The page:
Our New House
Pics I Bought
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Here is a brief account from the reminiscences about the first decade or two of Camp Kawanhee by George R. Frank and a few campers of that era.
A Memory Book
The Beginnings of Camp Kawanhee
On their sixty acres during the summers of 1918, 1919, and 1920, the Frank Brothers with the assistance of "Wildcat" Schofield from Weld, began building the physical structure of their dream. The three-story Main Lodge with living quarters on the third floor and the Eagle and Falcon Lodges, which, incidentally, were destroyed by the 1977 fire, were completed for their first summer in 1921. There were sixteen boys, twelve from the east and four from the west. The camp grew quickly to forty boys by the mid-twenties to eighty by the end of the decade.
Of critical importance to the success of the camp was the intellectual, moral and above all, the commitment of the Frank Brothers to the wholesome development of young men. The vision, mission and goal statements of the camp evolved from their understanding of the needs and wants of boys and the exceptional staff leadership that they attracted. Their ability to listen and benefit from the critical remarks of the boys and men would guarantee a bright future for the camp. George ('21-'77) took responsibility for the waterfront including boating, sailing, and aquatics as well as the shop and the range. While Raymond ('21-'66) along with keeping track of the finances was responsible for general athletics, basketball, tennis, campfires and the Sunday services. His musical ability and enthusiastic direction lent much to the campfires. G .R., also, designed Kawanhee's buildings since he had recently taken a course in architectural design at Columbia University. Maintenance of the camp was no problem with the Frank Brothers' dad, Charles W. Frank, known to the campers as Pop Frank ('22-'32), providing the needed repairs in those early days.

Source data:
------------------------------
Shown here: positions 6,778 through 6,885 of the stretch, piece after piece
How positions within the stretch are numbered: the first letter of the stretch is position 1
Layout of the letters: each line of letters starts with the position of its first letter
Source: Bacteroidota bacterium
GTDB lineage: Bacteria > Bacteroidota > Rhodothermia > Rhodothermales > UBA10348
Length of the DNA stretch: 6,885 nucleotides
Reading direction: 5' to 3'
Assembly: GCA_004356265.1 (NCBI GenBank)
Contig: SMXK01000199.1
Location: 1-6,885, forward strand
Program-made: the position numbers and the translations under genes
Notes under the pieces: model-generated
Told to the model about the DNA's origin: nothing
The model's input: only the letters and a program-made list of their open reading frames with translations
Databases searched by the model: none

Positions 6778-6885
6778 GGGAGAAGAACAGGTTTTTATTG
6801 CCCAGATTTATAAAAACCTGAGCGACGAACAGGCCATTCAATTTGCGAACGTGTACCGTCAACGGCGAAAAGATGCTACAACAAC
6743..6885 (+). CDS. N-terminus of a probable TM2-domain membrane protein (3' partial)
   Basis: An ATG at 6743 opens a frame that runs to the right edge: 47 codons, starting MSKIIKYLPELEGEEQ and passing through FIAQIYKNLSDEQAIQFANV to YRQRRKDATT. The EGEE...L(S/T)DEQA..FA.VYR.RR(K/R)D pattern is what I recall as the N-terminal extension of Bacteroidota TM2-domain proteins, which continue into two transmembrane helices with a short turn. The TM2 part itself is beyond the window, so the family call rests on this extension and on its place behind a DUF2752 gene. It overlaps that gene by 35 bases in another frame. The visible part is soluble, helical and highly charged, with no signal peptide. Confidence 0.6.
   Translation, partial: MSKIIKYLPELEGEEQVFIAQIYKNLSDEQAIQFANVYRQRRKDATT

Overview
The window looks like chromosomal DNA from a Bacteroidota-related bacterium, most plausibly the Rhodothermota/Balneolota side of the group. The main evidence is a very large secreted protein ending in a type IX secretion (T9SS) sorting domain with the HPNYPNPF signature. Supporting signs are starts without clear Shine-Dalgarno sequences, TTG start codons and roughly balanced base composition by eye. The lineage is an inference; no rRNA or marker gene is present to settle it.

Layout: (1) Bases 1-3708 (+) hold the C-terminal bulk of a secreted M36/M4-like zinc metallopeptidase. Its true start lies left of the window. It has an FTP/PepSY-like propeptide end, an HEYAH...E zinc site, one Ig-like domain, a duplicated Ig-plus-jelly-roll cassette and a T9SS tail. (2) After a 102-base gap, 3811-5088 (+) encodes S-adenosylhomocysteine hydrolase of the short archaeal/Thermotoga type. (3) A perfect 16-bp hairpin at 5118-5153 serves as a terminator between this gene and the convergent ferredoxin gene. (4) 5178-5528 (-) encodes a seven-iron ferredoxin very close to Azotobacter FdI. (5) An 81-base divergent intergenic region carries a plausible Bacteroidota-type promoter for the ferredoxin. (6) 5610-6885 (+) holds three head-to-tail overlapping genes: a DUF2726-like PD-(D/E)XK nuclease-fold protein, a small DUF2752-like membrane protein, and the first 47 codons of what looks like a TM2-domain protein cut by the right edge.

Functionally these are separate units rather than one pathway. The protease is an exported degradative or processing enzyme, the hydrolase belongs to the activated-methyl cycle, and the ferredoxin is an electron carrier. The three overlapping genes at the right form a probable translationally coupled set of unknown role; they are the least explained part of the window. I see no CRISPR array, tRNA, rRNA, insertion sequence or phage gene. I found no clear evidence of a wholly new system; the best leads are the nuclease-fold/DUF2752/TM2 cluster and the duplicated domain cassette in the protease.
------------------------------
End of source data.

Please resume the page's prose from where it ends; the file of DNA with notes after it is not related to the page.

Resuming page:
The first summer initiated the long leadership role of Harry C. Marshall ('21-'56) as Director of Activities. His creative ideas made a lasting imprint on Kawanhee's destiny. He conceived of the camp emblems to be earned by boys classified in different size and weight categories (later ages) beginning with Midget, Junior B, Junior A, Senior B and Senior A. This predated the level program, but did include a point system of camp honors built on the Maroon and Grey teams. Also, Cup Awards were instituted by 1923 in such areas as Highest Point Winner, Greatest Physical Improvement, and Most Helpful Boy in camp. The "Chief', as everybody called him, had had two years experience at another camp just before coming to Kawanhee where he gained experience in identifying and scheduling camp activities.